“They are someone we call on for advice and guidance,” said Chief Peltier, noting their significance in Anishinaabe culture. “They have gifts, knowledge and are teachers.”

He was asked specifically about Elder Rita Corbiere. Chief Peltier explained that she is a knowledge keeper and shares what she knows about the language.

“I asked her to be a part of the initial research we were doing in the community,” said Chief Peltier.

Ms. Corbiere was next to take the stand and was asked questions about her personal background.

Ms. Corbiere spoke of her life growing up, a naming ceremony when she received her name ‘Wild Rose,’ and how she took part in ceremonies growing up, and still today such as pipe ceremonies and sweat lodges.

The court also learned that she was in the education field for 40 years.

Due to technical difficulties court ended early on Tuesday, but reconvened Wednesday morning with Ms. Corbiere on the stand.

The line of questioning continued about Ms. Corbiere’s history including the many awards she has received, her teaching career and her knowledge of the language.

The attorneys for the trust projected a translation Ms. Corbiere had done of the original Huron Robinson Treaty.

“I translated this and interpreted it the best that I could,” said Ms. Corbiere. She explained that there are many differences between the English and the Anishinaabemowin language and that she consulted with other elders in her community on some of the words.

“When you translate English into Anishinaabemowin you cannot do it word for word, often one Anishinabemowin word can be a whole sentence and certain words have several meanings,” Ms. Corbiere explained to the court.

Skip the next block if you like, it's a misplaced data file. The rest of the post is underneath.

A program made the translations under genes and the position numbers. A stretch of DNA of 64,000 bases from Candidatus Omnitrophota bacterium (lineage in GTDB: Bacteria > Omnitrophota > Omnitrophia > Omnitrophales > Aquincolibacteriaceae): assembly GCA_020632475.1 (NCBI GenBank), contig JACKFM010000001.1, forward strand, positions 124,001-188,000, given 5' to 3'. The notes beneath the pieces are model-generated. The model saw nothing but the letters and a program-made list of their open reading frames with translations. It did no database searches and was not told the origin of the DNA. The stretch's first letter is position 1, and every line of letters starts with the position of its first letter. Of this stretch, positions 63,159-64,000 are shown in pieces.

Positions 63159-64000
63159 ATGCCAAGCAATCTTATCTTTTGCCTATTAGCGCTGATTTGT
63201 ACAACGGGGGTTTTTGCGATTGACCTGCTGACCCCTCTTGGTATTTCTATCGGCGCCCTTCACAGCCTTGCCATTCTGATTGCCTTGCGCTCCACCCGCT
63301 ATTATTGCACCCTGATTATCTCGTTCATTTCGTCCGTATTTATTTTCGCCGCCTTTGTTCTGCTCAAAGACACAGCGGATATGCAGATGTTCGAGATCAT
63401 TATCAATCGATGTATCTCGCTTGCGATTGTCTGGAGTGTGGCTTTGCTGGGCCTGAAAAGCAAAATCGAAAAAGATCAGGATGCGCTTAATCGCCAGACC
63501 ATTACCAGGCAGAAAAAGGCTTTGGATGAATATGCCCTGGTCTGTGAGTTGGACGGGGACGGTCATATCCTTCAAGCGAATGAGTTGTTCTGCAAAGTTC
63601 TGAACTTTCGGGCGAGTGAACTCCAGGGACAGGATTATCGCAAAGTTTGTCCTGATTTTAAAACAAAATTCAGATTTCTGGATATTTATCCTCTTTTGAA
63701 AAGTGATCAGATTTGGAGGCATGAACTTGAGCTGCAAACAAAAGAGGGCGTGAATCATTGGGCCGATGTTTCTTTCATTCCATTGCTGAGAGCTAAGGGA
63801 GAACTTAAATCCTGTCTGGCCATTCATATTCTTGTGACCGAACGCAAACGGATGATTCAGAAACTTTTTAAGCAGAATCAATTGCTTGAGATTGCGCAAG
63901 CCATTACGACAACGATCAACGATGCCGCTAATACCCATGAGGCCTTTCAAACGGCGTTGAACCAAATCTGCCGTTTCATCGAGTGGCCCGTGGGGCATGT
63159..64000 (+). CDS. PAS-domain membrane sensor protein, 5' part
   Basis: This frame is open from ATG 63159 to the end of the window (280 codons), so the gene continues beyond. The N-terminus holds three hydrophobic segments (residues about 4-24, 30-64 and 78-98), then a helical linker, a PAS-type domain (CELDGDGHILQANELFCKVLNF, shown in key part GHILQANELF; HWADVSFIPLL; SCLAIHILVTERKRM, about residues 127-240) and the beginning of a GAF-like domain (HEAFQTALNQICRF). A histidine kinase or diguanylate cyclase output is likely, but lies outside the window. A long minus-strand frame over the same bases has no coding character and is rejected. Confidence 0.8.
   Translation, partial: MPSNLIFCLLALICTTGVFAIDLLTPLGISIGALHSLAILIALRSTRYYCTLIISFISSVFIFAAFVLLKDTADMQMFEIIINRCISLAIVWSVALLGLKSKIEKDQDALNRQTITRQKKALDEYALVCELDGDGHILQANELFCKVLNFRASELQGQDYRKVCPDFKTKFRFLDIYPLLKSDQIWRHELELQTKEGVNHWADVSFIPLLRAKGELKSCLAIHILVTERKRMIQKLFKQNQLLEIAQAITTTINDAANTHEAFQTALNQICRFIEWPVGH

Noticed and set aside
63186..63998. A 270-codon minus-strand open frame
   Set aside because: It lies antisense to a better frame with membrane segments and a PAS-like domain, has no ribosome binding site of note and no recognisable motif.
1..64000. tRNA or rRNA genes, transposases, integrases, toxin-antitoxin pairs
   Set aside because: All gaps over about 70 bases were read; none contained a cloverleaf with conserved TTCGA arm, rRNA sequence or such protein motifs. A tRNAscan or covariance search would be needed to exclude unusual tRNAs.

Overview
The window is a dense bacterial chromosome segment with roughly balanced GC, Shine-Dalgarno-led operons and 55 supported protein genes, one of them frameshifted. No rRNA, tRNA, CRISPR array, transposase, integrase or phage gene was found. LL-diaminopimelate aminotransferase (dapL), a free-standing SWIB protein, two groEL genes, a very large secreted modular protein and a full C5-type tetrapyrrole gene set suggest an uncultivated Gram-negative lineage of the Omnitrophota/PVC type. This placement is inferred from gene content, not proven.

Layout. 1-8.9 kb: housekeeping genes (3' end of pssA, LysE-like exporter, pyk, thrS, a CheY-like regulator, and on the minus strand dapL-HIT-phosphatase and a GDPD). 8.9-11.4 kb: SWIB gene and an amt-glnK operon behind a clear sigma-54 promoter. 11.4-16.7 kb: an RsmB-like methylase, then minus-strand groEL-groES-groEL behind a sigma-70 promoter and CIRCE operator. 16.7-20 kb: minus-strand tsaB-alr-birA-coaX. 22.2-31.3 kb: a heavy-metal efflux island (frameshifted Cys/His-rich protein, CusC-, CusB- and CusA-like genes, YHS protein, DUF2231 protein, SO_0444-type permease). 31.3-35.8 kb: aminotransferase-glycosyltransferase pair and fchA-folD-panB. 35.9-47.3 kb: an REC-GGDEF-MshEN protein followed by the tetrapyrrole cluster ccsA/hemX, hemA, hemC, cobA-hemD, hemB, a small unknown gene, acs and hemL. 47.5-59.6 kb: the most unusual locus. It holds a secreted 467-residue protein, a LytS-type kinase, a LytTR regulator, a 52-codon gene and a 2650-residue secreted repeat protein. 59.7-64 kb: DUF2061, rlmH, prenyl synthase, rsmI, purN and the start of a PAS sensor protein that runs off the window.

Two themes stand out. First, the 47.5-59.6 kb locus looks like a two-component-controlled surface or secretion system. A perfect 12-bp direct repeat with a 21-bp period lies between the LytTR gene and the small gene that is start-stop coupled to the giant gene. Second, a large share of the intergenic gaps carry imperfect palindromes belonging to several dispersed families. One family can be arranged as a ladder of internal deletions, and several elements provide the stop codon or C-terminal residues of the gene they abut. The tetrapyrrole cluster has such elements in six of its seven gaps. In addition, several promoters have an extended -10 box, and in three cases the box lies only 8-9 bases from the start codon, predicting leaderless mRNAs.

Ms. Corbiere was asked to translate some portions of the treaty from Anishinaabemowin into English and English to Anishinaabemowin, breaking down the words and the meanings as best as she could.

Ms. Corbiere also shared that the Anishinaabe believe that land is a gift from the Creator and that it is not owned by anyone. “We were put here to protect it,” she said. “We are to look after it and do not have the power to give it away. They (the Anishinabek) wrote that they would only let the land go for a while—for the Queen to use.”

“William Benjamin Robinson, the one who is taking the place of the big chief lady, the Queen, desires that he will be fair and good to the Anishinaabe people and further, also plans that if they make money from the land the one in charge of the province will increase the money given out yearly only if they do not lose any money and the money will be increased from time to time by one English money (there are no words for pounds) and even more will be given to the Anishinabek if the big chief lady has a good heart and mind to do so,” Ms. Corbiere translated.